Allot Enough Time for Fittings
Good thing we went and found our tailors on day one and two of our time in Vietnam, as it often takes a full week to hand-craft a tailor-made suit from scratch. Plus, you have to come back for a first and, often times, second fitting.
Even giving the tailors five days was pushing it, and while I pulled the trigger on all my dresses on the second morning we were there, I didn’t actually go in for my first fitting until 10am on our last day in town; it wasn’t until 7pm—exactly an hour before I had to be back on the ship—that I went for my final fitting and picked up the merchandise. And the one “formal dress” I had made, which actually was silk, had only been a scrap of fabric the first time I tried it on. Good thing it fit like a glove!
Bargain, Bargain, Bargain
While we were in Pham Minh getting four dresses crafted up for me, SVV was just lounging, waiting (rather impatiently) as I sketched out my visions with the designer. By the time I was done, he had ordered another suit. I can’t blame him: The lady running the shop was darling—we like to say she “glamored” him into buying, as she did our friend Andrew. Then again, he had already paid $250 across the street, so he was only getting a second if she made it worth his while. After some intense bargaining—the Vietnamese are not easy when it comes to this—he got her to come down on the price, as well as throw in two shirts and a tie in the deal.
Moral of this point: Don’t take the first price offered. There are so many tailors in Vietnam, that they will bargain with you for your business. You’re going to have to work for it, though. Plus, the tailors keep your measurements on hand for years to come and offer to ship internationally, so we fully intend to drop her an email one day soon and get her to make us some more pretty things.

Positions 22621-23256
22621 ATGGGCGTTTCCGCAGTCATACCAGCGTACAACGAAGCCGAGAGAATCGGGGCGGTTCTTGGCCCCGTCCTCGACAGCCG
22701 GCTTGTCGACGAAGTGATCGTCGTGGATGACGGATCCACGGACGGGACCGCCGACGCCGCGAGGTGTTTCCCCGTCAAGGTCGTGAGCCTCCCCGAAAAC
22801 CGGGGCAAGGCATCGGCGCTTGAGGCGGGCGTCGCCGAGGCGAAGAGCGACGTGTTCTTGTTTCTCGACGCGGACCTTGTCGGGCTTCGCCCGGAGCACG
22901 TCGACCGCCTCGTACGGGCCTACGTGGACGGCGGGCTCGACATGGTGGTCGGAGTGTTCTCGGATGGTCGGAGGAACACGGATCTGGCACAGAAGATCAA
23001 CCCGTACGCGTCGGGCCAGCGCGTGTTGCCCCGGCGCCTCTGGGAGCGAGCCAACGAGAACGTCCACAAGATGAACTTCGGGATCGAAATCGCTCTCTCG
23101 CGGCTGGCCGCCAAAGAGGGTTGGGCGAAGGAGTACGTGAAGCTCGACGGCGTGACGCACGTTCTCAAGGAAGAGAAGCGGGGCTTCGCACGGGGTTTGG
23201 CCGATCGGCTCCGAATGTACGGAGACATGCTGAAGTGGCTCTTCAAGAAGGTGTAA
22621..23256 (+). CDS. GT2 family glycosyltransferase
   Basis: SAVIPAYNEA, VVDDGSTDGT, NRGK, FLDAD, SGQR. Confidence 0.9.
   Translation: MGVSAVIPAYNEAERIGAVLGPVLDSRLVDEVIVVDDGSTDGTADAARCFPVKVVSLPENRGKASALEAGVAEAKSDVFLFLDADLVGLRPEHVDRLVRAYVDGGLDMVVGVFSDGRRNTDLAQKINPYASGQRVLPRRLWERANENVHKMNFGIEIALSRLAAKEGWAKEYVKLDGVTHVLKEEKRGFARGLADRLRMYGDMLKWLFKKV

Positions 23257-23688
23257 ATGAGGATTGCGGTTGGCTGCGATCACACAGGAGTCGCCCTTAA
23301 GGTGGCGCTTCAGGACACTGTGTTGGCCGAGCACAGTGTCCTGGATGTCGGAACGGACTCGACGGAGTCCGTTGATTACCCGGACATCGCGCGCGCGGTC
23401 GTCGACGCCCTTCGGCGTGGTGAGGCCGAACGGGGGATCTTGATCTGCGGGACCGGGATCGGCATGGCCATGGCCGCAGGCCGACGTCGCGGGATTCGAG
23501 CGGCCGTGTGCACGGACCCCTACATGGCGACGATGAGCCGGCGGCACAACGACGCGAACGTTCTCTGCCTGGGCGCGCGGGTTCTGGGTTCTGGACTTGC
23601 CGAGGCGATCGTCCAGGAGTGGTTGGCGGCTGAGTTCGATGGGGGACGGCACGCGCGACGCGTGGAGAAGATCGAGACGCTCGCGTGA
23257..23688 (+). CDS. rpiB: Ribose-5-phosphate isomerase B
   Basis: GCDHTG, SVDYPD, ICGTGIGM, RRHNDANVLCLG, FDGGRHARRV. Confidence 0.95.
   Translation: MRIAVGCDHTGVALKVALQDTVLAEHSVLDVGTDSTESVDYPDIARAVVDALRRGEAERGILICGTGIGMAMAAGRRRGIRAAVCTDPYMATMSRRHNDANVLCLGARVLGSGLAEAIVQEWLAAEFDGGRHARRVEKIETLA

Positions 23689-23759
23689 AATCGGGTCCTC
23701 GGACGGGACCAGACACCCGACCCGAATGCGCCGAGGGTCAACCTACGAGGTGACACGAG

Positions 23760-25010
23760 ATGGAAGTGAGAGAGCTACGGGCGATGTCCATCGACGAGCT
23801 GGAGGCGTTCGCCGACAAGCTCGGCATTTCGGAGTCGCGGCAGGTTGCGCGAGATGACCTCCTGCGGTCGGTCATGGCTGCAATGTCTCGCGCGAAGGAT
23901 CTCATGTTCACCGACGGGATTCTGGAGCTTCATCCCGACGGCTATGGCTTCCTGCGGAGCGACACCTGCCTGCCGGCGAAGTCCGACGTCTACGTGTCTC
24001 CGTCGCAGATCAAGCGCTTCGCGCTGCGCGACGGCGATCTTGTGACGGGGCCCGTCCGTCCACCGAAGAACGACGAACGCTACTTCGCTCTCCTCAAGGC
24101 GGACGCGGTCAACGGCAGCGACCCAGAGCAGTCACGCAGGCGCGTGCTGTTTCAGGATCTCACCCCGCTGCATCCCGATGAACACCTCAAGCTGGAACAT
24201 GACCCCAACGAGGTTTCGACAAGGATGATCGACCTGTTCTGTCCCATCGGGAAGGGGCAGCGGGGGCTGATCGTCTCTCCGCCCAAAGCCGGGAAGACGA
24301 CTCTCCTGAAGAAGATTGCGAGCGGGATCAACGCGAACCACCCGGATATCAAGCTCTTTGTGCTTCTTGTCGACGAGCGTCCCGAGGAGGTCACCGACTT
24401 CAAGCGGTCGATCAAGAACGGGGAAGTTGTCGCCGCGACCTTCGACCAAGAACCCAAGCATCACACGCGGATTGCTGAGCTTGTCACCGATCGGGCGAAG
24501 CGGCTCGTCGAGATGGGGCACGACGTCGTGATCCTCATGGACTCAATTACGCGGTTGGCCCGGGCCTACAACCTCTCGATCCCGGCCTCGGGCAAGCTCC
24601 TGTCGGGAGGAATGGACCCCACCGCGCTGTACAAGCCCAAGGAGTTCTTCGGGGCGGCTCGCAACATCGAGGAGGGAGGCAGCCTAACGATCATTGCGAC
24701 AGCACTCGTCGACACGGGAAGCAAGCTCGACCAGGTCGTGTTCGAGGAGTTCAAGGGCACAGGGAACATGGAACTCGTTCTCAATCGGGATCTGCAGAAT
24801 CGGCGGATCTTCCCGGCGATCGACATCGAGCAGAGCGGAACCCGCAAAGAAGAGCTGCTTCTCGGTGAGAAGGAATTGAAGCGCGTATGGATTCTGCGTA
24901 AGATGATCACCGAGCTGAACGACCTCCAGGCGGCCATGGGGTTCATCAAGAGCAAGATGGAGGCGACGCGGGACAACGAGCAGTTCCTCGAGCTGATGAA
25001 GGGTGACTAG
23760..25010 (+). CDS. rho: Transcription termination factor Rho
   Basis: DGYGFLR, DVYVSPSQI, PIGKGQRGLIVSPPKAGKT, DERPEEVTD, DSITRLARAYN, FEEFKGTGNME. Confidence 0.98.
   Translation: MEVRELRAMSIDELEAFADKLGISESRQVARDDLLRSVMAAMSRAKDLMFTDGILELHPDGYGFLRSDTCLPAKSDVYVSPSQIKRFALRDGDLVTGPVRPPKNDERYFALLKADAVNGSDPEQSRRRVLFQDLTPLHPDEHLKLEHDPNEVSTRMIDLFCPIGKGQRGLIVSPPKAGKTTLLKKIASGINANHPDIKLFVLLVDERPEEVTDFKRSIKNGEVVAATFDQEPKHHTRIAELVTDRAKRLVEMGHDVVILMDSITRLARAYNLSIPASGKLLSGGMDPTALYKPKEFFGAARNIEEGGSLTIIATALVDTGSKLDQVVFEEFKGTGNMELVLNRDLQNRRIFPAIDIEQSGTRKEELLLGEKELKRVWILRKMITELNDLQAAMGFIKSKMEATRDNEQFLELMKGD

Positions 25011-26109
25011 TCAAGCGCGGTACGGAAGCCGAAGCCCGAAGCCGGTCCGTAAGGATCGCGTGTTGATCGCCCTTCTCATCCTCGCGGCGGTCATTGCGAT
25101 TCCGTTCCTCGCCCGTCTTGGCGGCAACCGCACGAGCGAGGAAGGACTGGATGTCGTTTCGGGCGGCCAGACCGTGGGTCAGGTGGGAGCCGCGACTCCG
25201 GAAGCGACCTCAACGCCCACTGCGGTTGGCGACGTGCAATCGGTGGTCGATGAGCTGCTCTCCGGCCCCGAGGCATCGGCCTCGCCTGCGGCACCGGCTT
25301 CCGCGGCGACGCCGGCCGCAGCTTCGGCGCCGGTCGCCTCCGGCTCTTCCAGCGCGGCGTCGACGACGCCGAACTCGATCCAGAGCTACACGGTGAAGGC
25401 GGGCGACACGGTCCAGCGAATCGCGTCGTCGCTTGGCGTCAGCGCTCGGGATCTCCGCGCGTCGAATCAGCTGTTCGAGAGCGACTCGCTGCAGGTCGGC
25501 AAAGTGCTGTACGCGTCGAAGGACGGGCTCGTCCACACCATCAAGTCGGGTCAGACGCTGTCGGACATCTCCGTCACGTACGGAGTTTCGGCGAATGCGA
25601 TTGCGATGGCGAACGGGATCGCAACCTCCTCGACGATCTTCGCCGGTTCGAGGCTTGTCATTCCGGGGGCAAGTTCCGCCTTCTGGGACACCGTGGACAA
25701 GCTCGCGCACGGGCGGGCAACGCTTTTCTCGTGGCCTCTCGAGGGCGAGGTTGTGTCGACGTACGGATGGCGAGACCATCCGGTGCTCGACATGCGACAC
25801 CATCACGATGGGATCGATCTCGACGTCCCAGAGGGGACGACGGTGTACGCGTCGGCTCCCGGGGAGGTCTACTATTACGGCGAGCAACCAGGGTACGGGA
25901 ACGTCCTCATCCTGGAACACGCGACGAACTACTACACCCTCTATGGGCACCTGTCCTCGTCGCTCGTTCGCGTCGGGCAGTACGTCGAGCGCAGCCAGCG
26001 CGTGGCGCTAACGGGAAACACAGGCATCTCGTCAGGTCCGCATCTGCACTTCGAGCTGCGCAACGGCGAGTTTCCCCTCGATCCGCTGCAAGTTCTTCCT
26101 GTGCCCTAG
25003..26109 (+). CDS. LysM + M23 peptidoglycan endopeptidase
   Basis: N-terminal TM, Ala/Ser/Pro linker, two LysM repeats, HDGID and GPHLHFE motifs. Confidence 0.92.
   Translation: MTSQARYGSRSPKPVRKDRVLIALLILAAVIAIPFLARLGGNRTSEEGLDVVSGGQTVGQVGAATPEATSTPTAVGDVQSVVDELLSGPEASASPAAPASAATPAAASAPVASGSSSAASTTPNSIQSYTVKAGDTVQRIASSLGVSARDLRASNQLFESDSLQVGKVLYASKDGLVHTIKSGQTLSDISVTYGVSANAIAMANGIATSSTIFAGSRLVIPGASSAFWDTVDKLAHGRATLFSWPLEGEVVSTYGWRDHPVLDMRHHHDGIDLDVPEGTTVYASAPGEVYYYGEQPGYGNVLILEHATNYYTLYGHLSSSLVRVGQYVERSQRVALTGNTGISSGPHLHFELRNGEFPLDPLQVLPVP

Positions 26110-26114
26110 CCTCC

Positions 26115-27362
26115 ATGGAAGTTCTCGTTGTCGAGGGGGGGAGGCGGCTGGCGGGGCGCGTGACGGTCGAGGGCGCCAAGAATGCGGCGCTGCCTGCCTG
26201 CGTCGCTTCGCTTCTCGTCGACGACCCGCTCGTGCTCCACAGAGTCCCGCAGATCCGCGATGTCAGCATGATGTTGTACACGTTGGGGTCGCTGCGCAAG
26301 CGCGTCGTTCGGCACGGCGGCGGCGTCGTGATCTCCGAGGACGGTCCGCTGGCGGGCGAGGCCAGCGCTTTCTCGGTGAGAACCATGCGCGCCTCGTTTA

Our Tailor Recommendations
Here are the tailors we used. Print them out, plot them on a map and take them with you when you go to Saigon—or risk losing a whole day as we did wandering around like little lost lambs, as the majority of local tailors don’t have websites.
Tailor Pham Minh
132 Pasteur, District 1
Expect to Pay: My dresses ran about $20 each (a little more for the long, silk one above), though they tacked on $5 if your item required a lining, which two of mine did. This doesn’t include the fabric. SVV paid $285 for a suit, two shirts and a tie—all made to his specs and including the fabric. We loved Nu (pictured above) and would go back here in a heartbeat. They don’t have women’s fabric, however, so ladies, it’s imperative that you bring your own; on the flip side, they do stock a good range of fabric for men’s wear.
Veston Huy Hoang
65 Pasteur Street, District 1
Expect to Pay: $200 and upward for a suit, fabric included. Obviously, the better the quality of fabric, the higher the price. SVV and our pal Brian each had really nice suits made here, but they were pricey—for Vietnam. Still, you couldn’t get this kind of deal anywhere in the United States, so we’re not complaining.
138 Pasteur Street, District 1
Expect to Pay: More than you would elsewhere. This was one of the most expensive places we checked out in terms of tailor fees. I got the maxi dress a few photos above made there for $48 (not including fabric), but that was it. However, the majority of fabric for my other dresses was purchased at Chi Chi for about $11 a meter, simply because they had the best selection in my eyes. (FYI: You need between a meter and a meter-and-a-half for a dress, depending on the length.) I’d recommend stocking up on fabric at Chi Chi and having your goods whipped up for you elsewhere.